In & About the Park Blog
Monday, March 20, 2017
By: Diane W. Fish - Adirondack Council Deputy Director
In spite of the three feet of fresh snow on the ground from a whopper of a March snowstorm, the signs of spring are starting to wave the flag, announcing that the snow and ice will melt and the miracle of spring will – eventually – come to the Adirondacks.
“Ice-out” is a spring phenomenon that Adirondackers keep an eye on. When the ice is out, spring is here.
According to Merriam-Webster, the definition of ice-out is the disappearance of ice from the surface of a body of water (as a lake) as a result of thawing.
March 21 is just another date on the calendar if there is still ice on the lake(s), and in much of the Adirondack Park the ice is rarely out before mid to late April.
But for the important annual wagers on the exact date and time of ice out that take place around the Adirondacks, much more specific criteria are required.
According to the recent annual ice-out fundraising letter from the Lake Placid Volunteer Ambulance Service, there are different criteria for the two lakes in town. Mirror Lake: “lake is substantially open from village to Boathouse, shore to shore, maybe ice left in end bays,” and Lake Placid: “navigate around the lake including thru the straits.” (You can join the fun and support the ambulance service by calling 518-523-9512).
The fascination with the date and time of ice-out is bolstered by the variation from year to year. Citizen ice-out (and ice-in) enthusiasts have kept records for generations, providing important information for those playing the guessing game and for scientists working to understand the patterns and causes of the variations.
For a sampling of the statistics, you might enjoy perusing the 1998-2016 records for Upper Saranac Lake (criteria: when you can boat to the deepest part of the lake from some shore point) or the records dating back to 1911 from the Brant Lake Association (criteria: "The first day that a boat could be piloted through open water from the Pilgrims Camp bridge to the Palmer's bridge.")
Professor Curt Stager of Paul Smiths College has published numerous articles and books on climate change with the Adirondack Park serving as one of several laboratories for him and his students. Ice samples and the historical record of citizen scientists contribute important data for their research. Since the mid-1800s, freeze dates have occurred later and thaw dates have occurred earlier, both shifting at an average rate of 0.8 days to one day per decade, according to data collected and analyzed by the Environmental Protection Agency, including data from the Adirondacks.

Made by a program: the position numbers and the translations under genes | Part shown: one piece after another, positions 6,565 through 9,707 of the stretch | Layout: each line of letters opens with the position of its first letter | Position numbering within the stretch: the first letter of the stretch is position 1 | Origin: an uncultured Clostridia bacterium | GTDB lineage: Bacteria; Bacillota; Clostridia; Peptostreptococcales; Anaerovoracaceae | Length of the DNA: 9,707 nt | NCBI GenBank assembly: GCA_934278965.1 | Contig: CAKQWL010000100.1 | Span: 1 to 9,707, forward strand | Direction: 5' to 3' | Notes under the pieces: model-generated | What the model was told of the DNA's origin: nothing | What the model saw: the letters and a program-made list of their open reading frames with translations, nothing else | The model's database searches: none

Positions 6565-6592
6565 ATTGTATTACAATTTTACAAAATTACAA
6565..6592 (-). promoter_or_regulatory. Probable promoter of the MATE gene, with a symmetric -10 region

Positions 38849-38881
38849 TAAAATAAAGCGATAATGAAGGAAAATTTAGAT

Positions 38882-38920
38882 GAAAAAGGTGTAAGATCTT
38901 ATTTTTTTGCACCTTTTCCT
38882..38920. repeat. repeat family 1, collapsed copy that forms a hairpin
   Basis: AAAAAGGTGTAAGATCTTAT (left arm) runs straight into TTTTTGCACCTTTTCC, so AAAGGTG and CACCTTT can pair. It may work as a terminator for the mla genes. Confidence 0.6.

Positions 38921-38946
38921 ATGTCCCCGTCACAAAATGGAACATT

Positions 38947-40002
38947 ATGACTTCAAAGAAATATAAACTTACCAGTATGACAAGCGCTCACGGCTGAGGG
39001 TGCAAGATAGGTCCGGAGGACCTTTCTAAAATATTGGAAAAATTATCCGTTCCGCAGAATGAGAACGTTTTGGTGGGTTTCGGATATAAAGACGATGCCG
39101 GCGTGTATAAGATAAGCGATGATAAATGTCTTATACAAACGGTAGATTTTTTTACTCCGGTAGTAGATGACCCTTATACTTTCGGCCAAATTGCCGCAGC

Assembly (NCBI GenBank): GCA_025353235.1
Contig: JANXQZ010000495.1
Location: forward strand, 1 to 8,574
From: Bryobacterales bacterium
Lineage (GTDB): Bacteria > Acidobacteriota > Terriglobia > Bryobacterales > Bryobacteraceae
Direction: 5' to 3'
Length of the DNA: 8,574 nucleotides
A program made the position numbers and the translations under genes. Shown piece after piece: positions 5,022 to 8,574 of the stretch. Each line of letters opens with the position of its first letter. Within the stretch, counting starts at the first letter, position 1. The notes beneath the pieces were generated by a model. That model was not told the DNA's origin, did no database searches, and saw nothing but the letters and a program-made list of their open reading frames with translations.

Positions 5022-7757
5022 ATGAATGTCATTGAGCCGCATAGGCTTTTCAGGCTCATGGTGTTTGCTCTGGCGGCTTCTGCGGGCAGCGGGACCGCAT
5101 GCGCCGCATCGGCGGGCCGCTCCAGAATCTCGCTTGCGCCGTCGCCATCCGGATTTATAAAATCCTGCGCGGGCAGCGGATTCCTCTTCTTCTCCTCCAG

Last week when the temperatures felt like spring and many lakes had pockets of exposed water, it was tempting to start envisioning an early ice-out. Although the ice-out is trending toward an earlier date, it would still be unusual for a March ice-out.
Lake Placid’s past ice-out dates:
2009: April 21
2010: April 8
2011: April 28
2012: March 26
2013: April 30
2014: May 2 (yes, MAY!)
2015: May 1 (yes, MAY!)
2016: April 3
When do you think we will be ice-out? Let us know on Twitter by tweeting us with your date and time guess at @AdirondackCouncil!
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Diane joined the Council staff in 2001 and works with the Board and Staff to raise the financial resources needed to support the Council's conservation and advocacy efforts on behalf of the Park. An important step in this process is keeping in touch with supporters in all 50 states to understand their interests and concerns about the Adirondack Park and to engage members in the Council’s advocacy efforts.
Diane shares other Council supporters' love of the Adirondacks, enjoys the Park's many outdoor recreation activities, and appreciates the astounding beauty of the Park every day.